Tuesday, 17 September 2013

Ein Karem (Revised)


I suppose this Blog is really only my own notepad, although people in small numbers are obviously welcome to look over my shoulder.  It is rare that any particular post is widely read, and, when one page is, this is usually because someone elsewhere on a better read part of the internet has linked to or recommended the page; I have never discovered why a post in 2009 with couple of pictures of statues of the Virgin Mary in Brugge continues to be by far the most visited page.  

Anyway, I notice that the page with the poem I posted a few days ago has been visited by 150 different people, and have not traced how they have come to look.  So, here is a picture of the view of part of Bethlehem from our balcony in the early light this morning, and here is the latest revision of the poem with which I am happier but with which I will not doubt continue to tinker.

Ein Karem

Our characters as
Jacob’s blest children
stain, mark, colour and
illuminate threats,
from devouring by
lone wolves, to drowning
in deluges of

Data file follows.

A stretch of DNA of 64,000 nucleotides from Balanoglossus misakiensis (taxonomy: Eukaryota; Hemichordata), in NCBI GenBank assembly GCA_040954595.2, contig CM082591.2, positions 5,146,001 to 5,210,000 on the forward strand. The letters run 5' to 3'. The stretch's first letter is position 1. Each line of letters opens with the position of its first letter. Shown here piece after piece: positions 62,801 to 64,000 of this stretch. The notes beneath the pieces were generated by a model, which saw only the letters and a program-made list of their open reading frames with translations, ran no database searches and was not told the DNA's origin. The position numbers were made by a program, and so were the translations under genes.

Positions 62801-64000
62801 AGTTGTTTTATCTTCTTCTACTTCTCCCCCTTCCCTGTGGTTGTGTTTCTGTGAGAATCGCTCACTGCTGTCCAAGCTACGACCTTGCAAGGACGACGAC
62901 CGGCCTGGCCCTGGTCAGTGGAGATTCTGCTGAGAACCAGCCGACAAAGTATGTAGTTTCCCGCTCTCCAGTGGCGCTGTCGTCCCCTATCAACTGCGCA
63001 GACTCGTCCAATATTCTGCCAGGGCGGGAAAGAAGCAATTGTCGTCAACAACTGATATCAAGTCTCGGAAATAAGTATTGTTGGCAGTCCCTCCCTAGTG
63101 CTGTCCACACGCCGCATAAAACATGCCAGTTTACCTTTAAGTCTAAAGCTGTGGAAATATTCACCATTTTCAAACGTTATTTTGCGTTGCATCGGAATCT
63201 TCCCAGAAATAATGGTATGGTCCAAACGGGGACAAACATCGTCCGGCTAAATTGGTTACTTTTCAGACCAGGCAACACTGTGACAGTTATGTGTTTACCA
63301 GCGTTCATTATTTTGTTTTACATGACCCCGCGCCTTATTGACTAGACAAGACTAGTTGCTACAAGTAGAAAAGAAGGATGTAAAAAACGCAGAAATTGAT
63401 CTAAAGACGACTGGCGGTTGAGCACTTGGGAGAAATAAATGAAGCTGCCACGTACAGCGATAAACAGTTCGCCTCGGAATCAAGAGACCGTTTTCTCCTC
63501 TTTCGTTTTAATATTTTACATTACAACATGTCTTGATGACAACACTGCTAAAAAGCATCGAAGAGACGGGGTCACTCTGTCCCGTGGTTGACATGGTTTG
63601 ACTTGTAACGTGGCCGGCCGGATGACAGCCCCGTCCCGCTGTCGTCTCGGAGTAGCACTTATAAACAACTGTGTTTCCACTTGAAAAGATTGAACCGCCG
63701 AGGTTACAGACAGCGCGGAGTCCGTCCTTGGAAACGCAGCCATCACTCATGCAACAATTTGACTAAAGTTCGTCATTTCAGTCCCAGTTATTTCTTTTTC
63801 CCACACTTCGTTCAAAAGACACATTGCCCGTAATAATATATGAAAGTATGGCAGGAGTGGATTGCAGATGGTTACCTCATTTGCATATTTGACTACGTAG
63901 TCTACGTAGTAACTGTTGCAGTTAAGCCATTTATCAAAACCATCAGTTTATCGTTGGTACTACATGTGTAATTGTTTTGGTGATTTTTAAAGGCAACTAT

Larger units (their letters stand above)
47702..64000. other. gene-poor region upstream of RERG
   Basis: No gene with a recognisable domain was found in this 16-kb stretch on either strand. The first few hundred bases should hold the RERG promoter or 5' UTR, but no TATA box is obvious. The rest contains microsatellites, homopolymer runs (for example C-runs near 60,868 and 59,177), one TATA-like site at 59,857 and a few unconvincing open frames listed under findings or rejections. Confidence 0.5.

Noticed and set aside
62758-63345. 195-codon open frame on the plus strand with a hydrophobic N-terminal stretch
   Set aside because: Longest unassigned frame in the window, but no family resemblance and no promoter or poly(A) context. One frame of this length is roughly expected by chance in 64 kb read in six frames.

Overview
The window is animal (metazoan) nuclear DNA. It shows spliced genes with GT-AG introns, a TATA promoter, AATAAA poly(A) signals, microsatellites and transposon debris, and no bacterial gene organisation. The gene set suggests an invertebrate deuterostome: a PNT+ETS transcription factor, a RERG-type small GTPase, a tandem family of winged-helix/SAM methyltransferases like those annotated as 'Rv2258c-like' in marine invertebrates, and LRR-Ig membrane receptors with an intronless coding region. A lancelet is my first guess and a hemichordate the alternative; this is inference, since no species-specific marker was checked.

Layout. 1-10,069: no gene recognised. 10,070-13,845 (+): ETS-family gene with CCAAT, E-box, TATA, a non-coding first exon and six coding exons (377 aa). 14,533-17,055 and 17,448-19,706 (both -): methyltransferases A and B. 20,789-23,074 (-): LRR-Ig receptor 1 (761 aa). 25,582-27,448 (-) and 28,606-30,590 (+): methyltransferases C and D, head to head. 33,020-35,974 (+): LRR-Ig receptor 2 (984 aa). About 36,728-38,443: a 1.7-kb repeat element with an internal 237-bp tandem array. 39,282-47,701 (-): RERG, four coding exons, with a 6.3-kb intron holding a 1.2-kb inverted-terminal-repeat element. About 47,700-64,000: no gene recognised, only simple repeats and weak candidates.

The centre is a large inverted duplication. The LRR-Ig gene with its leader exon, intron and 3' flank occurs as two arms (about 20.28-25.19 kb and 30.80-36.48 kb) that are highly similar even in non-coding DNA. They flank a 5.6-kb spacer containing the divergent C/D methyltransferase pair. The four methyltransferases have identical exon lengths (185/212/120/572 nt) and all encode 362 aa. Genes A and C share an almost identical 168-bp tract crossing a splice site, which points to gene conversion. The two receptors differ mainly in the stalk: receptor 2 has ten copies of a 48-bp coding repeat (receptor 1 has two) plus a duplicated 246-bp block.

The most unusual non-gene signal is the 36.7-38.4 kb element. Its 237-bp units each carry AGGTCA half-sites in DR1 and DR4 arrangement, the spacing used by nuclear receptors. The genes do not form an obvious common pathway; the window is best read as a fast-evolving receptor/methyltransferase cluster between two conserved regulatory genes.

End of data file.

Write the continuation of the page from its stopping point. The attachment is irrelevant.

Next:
unstable water,

above a village,
gobbled up and cleansed,
replete, and washed smooth
by pilgrim prayer streams,

where once a school girl,
two periods missed,
fled to her cousins,
her greeting startling
their yet unborn son
with the first hint of
a beast at his throat
and of the endless
tides of innocents
to be swept away

4 comments:

Joy Davis said...

I have a link to this blog on my own blog Peter, it is also logged on Google+

Peter Mullins said...

Thanks, Joy, but my puzzle wasn't about the general links between sites; I'm still curious as to why one particular post from our time in Jerusalem has had by this morning more than twenty times more hits than any of the others posts.

Joy Davis said...

I wonder that too Peter as I get the same thing, also wonder why most of my readers come from Russia! Who knows.

Peter Mullins said...

I guess you are right, Joy. The 'spike' in readers is more likely to be a random link made by a Russian bot of some sort than a wave of appreciation for my poetry. Ah, well!